I struggle to say this, but I no longer trust in the church, that it has or will make inspired policies that directly impact my life or others. I trust the scriptures and the doctrine, but I don't always trust the interpretation thereof. . . I don't always trust the culture and the leaders who support it. When someone breaks a trust, then faith is a hard thing to restore, because faith is a product of our experience. I believed the church when they said that I could 'overcome' my SSA, and that it would go away when I got married; my personal experience has proved otherwise. And I have come to realize my spiritual experiences in living and loving Gospel virtues doesn't always align with the historical and current actions of church leaders. The poor treatment of intellectuals and feminists and the recent events of the church's attack on gay marital rights is front and center for me in my skepticism of the claim that "it's ALL inspired of God."

On the otherhand, Hope is something I'm more flexible with. Hope is in the best wishes department for me. I hope for joy and peace in this life, and then for a glorious resurrection--I'm not sure what such will entail, because that has yet to be determined by my kind Redeemer. But I trust him, believe him, that it will be the right reward for me, whatever it is. Hope doesn't have to measure up to my expectations or timetable. I can be disappointed and still have hope that things will work out in the end. Hope is a great motivator for me, it plays to my desires, my willingness to sacrifice for something better. And I hope in a more positive future for the church, that it will learn from its mistakes, grow to be more inclusive and diverse, and overcome the prejudices and stigma of my generation. So I am willing to stick with the church and do my part to establish Zion, the pure in heart, in preparation of the Lord's Second Coming. I do have faith that He is coming, and I hope He won't be too upset with me and the rest of us sinners in His church.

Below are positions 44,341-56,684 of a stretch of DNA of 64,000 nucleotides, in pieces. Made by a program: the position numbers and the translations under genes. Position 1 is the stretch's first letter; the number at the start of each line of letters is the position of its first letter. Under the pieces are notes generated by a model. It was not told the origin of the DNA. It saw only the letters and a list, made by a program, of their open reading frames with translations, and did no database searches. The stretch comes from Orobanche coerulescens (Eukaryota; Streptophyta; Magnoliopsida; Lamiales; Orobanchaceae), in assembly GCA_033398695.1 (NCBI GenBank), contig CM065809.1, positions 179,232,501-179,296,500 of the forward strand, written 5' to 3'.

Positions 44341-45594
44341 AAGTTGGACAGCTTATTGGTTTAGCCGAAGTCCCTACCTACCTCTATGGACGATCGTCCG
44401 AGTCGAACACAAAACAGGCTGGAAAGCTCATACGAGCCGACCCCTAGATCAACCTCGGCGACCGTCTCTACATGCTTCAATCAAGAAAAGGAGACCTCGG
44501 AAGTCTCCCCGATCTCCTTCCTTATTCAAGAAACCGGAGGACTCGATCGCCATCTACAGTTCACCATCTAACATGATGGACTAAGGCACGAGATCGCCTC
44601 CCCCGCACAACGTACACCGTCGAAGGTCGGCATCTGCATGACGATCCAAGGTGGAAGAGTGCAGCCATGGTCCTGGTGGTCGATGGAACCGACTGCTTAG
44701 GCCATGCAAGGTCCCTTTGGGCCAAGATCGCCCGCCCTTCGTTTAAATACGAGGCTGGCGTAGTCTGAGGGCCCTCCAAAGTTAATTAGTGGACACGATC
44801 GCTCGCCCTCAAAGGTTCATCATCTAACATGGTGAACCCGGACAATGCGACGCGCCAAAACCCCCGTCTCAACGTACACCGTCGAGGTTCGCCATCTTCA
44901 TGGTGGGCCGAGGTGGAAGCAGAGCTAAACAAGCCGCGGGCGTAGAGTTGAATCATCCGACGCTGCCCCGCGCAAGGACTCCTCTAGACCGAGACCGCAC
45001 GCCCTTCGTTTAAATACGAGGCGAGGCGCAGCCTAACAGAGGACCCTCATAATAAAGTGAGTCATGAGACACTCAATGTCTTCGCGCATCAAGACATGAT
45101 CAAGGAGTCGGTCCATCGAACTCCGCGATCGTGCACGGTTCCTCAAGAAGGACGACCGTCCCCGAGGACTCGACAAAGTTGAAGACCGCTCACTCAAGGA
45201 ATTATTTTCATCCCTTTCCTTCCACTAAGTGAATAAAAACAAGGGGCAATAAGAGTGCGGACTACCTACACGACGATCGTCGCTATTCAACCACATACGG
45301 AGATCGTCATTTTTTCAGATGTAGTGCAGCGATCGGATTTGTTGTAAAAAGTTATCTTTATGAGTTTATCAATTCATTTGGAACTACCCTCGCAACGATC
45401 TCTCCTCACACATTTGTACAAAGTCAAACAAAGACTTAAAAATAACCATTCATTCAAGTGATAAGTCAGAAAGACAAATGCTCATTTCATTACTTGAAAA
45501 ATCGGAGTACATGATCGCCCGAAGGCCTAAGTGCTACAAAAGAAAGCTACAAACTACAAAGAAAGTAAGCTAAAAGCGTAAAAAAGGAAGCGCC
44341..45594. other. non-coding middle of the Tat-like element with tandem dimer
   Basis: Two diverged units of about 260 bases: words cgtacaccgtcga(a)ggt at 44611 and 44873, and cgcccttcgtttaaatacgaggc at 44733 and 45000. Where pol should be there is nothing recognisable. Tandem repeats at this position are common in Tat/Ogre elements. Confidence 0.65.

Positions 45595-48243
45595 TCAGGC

This last week my LDS faithful aunt passed away. She has lived a long life of devotion to the church and her family. She had great influence on me joining the church and going on a mission. I have loved her dearly my entire life. As I matured as an adult, I became more aware of my aunt's imperfections, but I adored her just the same. I have witnessed her trials of faith, much of which were due to her sometimes rigid views of what was best. And I also saw how those trials humbled and schooled her sensitivities and blind spots, just like my own weaknesses do for me. My aunt was a grand lady who loved the Lord; she showed me by her example how to employ faith, hope and testimony. She exemplified that 'Nothing Wavering' kind of faith, for good and ill, that we cling to in our religous and spiritual lives.